The most important part of 'Rogue One' was an unexpected and subtle one.
Stop me if this sounds familiar.
Women are usually objectified and sexualized in major motion pictures.
People of color are usually the villains, terrorists, drug dealers, and criminals in major motion pictures.
Films usually consist of white men making all the decisions.
Historically, in movies it’s been the white guy calling the shots, faltering briefly, recognizing his wrongs, and eventually saving the day while teasing a sequel dependent on box office returns. Or sometimes, if there's a female lead, she’ll need strong males to help her see the way.
J.J. Abrams was happy to break this trend in last year's "Star Wars" installment, “The Force Awakens."
In an interview at Comic-Con last year, when asked about the diversity in "The Force Awakens," Abrams said, "It’s important that fans see people who look like themselves in films."
Legendary franchises like “Ghostbusters” and “Star Wars” have taken huge steps forward not just in gender-neutral and colorblind casting, but in offering the spotlight to women and people of color.
That breaks barriers in Hollywood and proves it’s OK to not follow the homogenous checklist that has permeated Hollywood for decades.
“Rogue One” broke further from this tired formula and gave us new hope.
Slight spoiler alert. There's a moment in the film when the main cast of “good guys” is traveling, at hyperspace, in a beat-up ship that just barely made it out unscathed after witnessing a catastrophic event. As they barrel their way to an imperial base on Planet Eadu, the camera slowly pans across to show the newly formed team. The face of the resistance is not unlike the face of those struggling for equality today. The richness of the diversity is a palpable jolt of hope for all minorities everywhere.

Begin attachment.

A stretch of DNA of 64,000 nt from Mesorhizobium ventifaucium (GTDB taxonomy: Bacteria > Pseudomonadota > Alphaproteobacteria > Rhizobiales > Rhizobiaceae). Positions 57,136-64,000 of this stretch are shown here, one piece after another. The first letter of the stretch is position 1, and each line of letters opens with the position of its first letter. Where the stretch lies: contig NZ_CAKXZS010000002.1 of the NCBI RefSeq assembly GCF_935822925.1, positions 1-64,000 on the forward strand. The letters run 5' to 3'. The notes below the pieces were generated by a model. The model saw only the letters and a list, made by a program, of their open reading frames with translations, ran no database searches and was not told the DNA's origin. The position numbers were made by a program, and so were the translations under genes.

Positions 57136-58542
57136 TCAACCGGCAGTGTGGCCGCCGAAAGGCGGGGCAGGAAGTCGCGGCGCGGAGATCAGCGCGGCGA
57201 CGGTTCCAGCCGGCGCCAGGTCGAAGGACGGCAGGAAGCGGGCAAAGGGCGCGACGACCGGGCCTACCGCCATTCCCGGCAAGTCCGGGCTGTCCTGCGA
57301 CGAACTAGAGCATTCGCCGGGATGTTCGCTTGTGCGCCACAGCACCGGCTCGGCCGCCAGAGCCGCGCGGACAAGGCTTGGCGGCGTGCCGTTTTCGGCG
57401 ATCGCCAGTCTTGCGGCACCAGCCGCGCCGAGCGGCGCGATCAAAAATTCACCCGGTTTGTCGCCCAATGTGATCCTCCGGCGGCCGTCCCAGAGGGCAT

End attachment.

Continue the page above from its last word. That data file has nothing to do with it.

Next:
A main cast of people of color and a woman leading the way is a powerful scene to see.
Jyn Erso, played by Felicity Jones, leads the whole movement, with a team consisting of Cassian Andor (played by Mexican actor Diego Luna), Chirrut Imwe, the blind warrior (played by Chinese legend Donnie Yen), Bodhi Rook (played by Riz Ahmed, who is of Pakistani and Indian descent), and Baze Malbus (played by Chinese actor Jiang Wen) after leaving a meeting with another main character, Saw Gerrera (played by African-American Forest Whitaker).
There's no sexual tension to exploit. There are no stereotypes, drug deals, racist themes, religious tropes, or anything else that we’ve come to expect from Hollywood over the last 100 years since “Birth of a Nation” came out.
But why is this important?
It’s important because like the "Ghostbusters" casting inspiring little girls, it does innumerable wonders for children of color. They see their races and ethnicities finally represented in Hollywood, and not in a negative light.
It's important because it shows we belong, even despite the adversity that women and minorities face.
It’s important because it shows that a woman doesn’t need to be placed in a metal bikini to appeal to a target demographic, spawning thousands of horrid Halloween costumes.
The diverse cast in "Rogue One" shows that despite the challenges women and minorities face on the regular — and, as of Jan. 20, 2017, are likely to face even more often — that we can make strides and show the world, as we’ve tried to do since the beginning of recorded time, that we belong, and that we can also do what the typical white hero has done on the silver screen.
It shows that we’re on the right path but still have a ways to go.
There's progress being made outside film franchises too. The British Academy of Film and Television Arts (the U.K.'s version of the Oscars) recently announced that as of 2019, films will not be eligible for any awards unless they're diverse and inclusive in front of and behind the camera. It may not be progress at the speed of light, but that clunky, beat-up ship will get there eventually.
"Rogue One" is billed as the prequel to "A New Hope," but for millions of minorities watching it on the big screen, this is their new hope — not just on the big screen, but in the real world we're living in.